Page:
You’re going to have to believe me on this one
I woke up this morning to the realization that I have three days left and I have a million things I want to do before I go. The novel can wait. So I lay there, desperately wondering whether my bladder could cope with me dropping off to sleep again or not, and thought I would go to Fuengirola and have a nose around.
So, I got up, dressed, washed briefly, packed my camera and went to the bus stop. When I arrived at the bus stop, I realized I hadn’t brought a mask, so was faced with the choice of going back to the apartment to get a mask, or doing something else. “Something else” won. I went for a walk. That’s right. Me.
I’d been communicating in a form of Quest for Fire grunt/sign language with my next-door neighbour since I arrived. Turns out she’s English, but her Spanish is as bad as mine (with less excuse) and she thought I was an idiot and I thought she was probably retarded. She was more right than me. She’s actually from Plymouth, and knows the street my step-grandparents grew up in. Anyway, there is a point to this. She began extolling the virtues of the boardwalk along the front (or the ‘Senda Litoral’ as the Andalusians insist on calling it). She’d already been for a run and she was so positive about it that I thought maybe I’ll give it a go. Not for a run, though.
I set off. It was very nice, as boardwalks go. I managed to do my 12,000 steps with very little problem, and there weren’t too many people around, so I could play my own favourite game and try and make eye contact with people as they walk. It’s astounding how many people refuse to make eye contact over here. The walk past you with a fixed stare, looking firmly into middle distance. Or they suddenly start examining their feet as you stride on by. Or look at flowers. No, no, no, people, this will not do. I, too, am a member of your species and I will be gregarious, damn you.
So, I have taken to staring at people from 20 yards out, smiling, and issuing a booming “Hola!” or “Hi!” (if they are typically English looking) as I walk past. Some of the poor old buggers nearly pass out. In fairness, I have been getting the odd response. (Odd as in occasional, not strange.) It becomes quite addictive after a while. If there are groups of people straggling along after each other, they get a bit of advance warning, and this increases the odds of a response. So, I have added in an extra layer of trickery. If there are three groups of people, I make sure I give a big “hola” and a smile to the first two groups, and then I completely ignore the third one. I just blank them completely. “Hola”, “hi”, silence… It’s brilliant. It is causing havoc among the geriatric population of the Costa del Sol, and I am absolutely positive I saw one old dear try to adjust her hearing aid. “It’s not working again, Cyril. I didn’t hear him say “hola” to us.”
Oh, the steps flew by. Eventually I grew weary of this game and stopped to admire the view. As I was admiring the view, a youngish lady walked by, engrossed in her iPhone. Now, when I was a boy, all those years ago, my gran used to do the football pools. And there was a separate competition called “Spot the Ball”, which you might remember if you are of a certain age. You were presented with a photograph of a football match, with most the players involved: but the ball had been removed from the photo (blanked out, not cut out, that would have made the competition too easy). So, you have players looking in a certain direction and you have to try to guess where the ball is by putting an “x” in the correct place. Of course, the players might not be looking in the direction of the ball or an eagle might have swooped down at that precise moment and stolen the ball (as happened in the 1967 Barrow versus Scunthorpe game), which makes the whole concept much more difficult. I don’t think anyone ever won the competition. H.J. Slattery from Ilkley came close one year, and he got a £5 book token or something, but that was it. There were never the really big pay outs like you got with the pools.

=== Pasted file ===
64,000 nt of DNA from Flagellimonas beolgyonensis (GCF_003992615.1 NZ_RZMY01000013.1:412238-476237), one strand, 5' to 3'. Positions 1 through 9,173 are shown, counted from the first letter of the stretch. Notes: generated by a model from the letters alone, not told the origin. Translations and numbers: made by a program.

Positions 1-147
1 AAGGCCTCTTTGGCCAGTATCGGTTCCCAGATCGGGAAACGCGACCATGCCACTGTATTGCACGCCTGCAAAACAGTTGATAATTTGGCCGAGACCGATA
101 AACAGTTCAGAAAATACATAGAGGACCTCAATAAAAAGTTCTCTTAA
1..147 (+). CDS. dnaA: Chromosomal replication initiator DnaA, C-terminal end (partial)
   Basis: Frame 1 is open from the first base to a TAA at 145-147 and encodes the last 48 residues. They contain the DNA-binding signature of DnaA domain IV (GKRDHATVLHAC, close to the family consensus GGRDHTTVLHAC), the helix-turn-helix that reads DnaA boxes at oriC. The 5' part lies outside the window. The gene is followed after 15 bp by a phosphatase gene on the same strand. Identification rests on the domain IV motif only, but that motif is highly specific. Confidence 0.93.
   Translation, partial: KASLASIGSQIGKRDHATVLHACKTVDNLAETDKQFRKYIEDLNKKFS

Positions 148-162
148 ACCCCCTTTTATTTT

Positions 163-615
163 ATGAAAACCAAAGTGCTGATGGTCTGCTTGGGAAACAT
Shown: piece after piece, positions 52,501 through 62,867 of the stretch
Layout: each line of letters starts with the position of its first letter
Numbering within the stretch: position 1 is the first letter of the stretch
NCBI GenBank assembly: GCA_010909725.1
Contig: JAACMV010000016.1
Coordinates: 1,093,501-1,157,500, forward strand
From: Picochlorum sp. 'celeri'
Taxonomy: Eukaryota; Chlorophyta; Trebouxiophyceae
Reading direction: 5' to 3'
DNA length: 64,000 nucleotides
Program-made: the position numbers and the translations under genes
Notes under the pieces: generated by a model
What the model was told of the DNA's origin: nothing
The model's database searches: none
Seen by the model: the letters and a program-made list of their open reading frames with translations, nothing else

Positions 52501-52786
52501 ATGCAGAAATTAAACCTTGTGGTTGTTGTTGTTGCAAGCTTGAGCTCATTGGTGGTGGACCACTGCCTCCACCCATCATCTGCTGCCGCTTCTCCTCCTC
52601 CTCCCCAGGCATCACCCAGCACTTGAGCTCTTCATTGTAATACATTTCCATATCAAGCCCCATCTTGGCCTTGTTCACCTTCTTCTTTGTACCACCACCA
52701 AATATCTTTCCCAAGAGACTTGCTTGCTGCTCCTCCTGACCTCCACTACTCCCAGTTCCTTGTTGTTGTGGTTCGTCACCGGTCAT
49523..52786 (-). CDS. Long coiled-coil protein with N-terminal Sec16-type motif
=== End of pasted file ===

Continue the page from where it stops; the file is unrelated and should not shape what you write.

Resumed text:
Are you still there? Good. Back to the story. As I was watching this person wander through various rock pools with her eyes only for her iPhone, I began to realize with horrible fascination that something was going to happen. Now, can you look at the picture and mark with an “x” the exact position on the cliff you think she is going to walk into? (The extra, which has been straightened, might help.) For that is exactly what happened. She just carried on walking and the next thing you know there was a scream, the iPhone was dropped, and the girl was looking around to make sure nobody had seen what happened. This, of course, was the moment I chose to shout “Hola!”, waving manically from the boardwalk. “You OK, love?” I asked. “Do you need a lifeguard?” She merely pretended to be Swedish and walked off, examining her foot.
I carried on walking, making friends as I went, until I realized the boardwalk went on up to Valencia or something, and I had a plane to catch on Thursday. So I turned round, meeting a lot of the people I had said hello to earlier as they made their way back to the charabanc or whatever vehicle the home uses to transport them and their hearing aids to the beach, and walked back to Chambao Beach, where I had a sparkling water with Fran and found out Liverpool have drawn Real Madrid in the Champions League. Again.
Home, shower, bit of writing, then back to Chambao for dinner. A good day.
Sign in or get an account to comment.